The Pros and Cons of Earning a Nutritionist Degree

May 7, 2015

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If you’re interested in turning your passion for health and wellness into a fulfilling career, you may be considering earning a nutritionist degree or pursuing another career in the field of health and wellness. Here are some pros and cons for you to consider as you choose which path to follow. 

Nutritionists are experts in nutrition and food science and advise their patients on what to eat in order to lead a healthy lifestyle or achieve their health-related goals. Here are some of the pros of becoming a nutritionist: 

You get to help people: It’s incredibly fulfilling work to help people achieve their goals and inspire someone to take control of their health once and for all. If you’re passionate about nutrition and healthy eating, it’s great to get paid to do what you love! 

You have many career opportunities: With a nutritionist degree, you have a wide range of jobs at your disposal. You may find work for food manufacturers, retail businesses, in research and public health promotion, or as a dietitian’s assistant or food journalist. Some nutritionists also set up their own private counseling practice, but would not be directly involved in working with diagnosis and dietary treatment of disease.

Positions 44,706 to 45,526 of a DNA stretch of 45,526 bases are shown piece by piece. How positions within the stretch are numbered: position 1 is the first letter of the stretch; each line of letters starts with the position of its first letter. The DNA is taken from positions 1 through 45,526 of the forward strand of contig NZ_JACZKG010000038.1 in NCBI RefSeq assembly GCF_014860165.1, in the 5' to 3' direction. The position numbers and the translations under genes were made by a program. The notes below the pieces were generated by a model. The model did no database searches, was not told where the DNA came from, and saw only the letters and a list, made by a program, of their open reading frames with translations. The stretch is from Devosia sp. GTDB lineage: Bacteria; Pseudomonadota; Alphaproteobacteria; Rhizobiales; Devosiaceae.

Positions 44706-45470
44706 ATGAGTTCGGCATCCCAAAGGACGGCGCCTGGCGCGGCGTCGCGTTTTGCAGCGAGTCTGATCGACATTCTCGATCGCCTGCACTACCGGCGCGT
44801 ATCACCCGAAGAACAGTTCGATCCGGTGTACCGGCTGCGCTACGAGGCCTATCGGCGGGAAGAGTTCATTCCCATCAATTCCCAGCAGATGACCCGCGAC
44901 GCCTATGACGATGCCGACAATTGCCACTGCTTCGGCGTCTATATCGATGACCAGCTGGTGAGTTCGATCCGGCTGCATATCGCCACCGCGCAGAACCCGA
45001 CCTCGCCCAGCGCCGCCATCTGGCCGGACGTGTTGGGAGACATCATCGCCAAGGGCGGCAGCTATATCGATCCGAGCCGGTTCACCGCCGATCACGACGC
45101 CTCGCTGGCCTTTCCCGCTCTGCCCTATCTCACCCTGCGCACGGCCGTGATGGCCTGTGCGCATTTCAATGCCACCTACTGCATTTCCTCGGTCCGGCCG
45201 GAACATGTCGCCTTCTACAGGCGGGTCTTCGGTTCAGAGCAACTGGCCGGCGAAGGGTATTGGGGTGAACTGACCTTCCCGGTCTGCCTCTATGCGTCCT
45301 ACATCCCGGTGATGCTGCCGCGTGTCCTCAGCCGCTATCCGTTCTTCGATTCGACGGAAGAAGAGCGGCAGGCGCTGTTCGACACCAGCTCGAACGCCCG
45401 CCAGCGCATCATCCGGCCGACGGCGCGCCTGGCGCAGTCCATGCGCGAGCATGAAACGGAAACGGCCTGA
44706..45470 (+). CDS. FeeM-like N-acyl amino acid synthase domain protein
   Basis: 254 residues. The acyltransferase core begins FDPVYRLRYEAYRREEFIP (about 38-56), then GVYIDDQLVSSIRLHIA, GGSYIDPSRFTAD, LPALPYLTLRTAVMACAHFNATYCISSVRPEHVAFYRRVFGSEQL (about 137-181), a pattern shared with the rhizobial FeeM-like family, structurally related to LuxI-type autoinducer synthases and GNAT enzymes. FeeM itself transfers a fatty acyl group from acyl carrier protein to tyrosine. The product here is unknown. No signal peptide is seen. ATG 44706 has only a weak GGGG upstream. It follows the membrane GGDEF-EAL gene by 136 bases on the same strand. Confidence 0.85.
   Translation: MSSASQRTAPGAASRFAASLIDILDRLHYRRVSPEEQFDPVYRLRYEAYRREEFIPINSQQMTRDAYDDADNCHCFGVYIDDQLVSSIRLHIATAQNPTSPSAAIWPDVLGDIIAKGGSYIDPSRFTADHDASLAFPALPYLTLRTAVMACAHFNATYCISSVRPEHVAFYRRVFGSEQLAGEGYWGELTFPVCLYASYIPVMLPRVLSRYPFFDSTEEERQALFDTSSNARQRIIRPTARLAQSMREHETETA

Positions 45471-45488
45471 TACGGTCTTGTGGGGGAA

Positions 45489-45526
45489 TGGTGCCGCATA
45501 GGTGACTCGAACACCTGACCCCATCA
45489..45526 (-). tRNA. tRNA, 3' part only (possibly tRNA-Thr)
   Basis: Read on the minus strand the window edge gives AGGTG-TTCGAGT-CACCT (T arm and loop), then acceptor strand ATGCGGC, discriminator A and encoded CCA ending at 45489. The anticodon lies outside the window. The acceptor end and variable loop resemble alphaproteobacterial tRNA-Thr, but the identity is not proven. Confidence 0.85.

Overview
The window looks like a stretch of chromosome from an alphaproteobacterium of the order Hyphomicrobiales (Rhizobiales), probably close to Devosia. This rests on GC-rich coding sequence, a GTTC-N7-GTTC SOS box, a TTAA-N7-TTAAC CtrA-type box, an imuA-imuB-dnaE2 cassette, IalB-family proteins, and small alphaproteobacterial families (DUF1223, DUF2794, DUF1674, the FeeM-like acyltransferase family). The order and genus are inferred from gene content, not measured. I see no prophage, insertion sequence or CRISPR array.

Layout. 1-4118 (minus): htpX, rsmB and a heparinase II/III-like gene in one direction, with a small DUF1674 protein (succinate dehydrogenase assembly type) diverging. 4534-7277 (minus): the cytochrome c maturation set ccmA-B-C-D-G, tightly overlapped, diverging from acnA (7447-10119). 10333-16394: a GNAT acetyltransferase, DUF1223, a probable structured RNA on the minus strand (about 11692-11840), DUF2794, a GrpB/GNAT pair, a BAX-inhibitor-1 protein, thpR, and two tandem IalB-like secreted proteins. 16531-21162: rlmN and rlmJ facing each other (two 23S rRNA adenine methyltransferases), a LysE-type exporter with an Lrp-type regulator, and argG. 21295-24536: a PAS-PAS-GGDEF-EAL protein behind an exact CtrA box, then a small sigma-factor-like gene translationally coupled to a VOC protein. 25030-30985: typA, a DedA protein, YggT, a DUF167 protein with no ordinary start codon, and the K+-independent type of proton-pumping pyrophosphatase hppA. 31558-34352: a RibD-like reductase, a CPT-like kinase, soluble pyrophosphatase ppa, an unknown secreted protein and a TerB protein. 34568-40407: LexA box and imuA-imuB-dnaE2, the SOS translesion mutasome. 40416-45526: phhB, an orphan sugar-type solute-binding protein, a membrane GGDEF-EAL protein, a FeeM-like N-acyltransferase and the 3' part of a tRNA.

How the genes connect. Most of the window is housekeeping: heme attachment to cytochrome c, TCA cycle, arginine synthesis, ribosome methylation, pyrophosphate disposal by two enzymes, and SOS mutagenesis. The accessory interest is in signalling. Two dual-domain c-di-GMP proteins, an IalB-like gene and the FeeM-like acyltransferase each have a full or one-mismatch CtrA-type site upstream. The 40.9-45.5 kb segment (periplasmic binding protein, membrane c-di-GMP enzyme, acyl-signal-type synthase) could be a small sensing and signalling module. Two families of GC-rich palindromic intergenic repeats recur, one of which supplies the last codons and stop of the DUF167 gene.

Yet becoming a nutritionist is not without its drawbacks. Here are a few cons to consider before pursuing this path: 

Time and money: In order to earn a nutritionist degree, you will spend a lot of time and a significant amount of money on your schooling. Many people don’t realize it takes just as long and costs just as much to become a dietitian, but you will not receive the same qualifications or earning potential. 

Unclear requirements: The requirements for becoming a nutritionist vary state by state, so make sure you do your research first. If you truly see yourself working in hospitals or other clinical settings, you may want to become a registered dietitian instead, because it is a regulated, licensed profession. “Nutritionist” is not a regulated title and many people without a nutritionist degree use it.   

Narrow approach: Be prepared to learn the USDA approach to nutrition – calorie counting, protein to carb ratios, and other government guidelines that fail to take a holistic approach to nutrition. At worst, many of these recommendations are influenced by corporate interests and have nothing to do with health at all. 

If you don’t think getting a nutritionist degree is the right fit for you, don’t fret! You have other options, like becoming a Health Coach. You can work as a Health Coach for a fraction of the time and cost investment, and you get to take a more holistic approach that many clients will benefit from. Health Coaches learn to tailor their sessions to their client’s individual needs, learning a myriad of dietary theories instead of toting a one-sized-fits-all diet mentality. 

It all just depends on what your goals are. What do you think – are there any pros or cons that we missed?  

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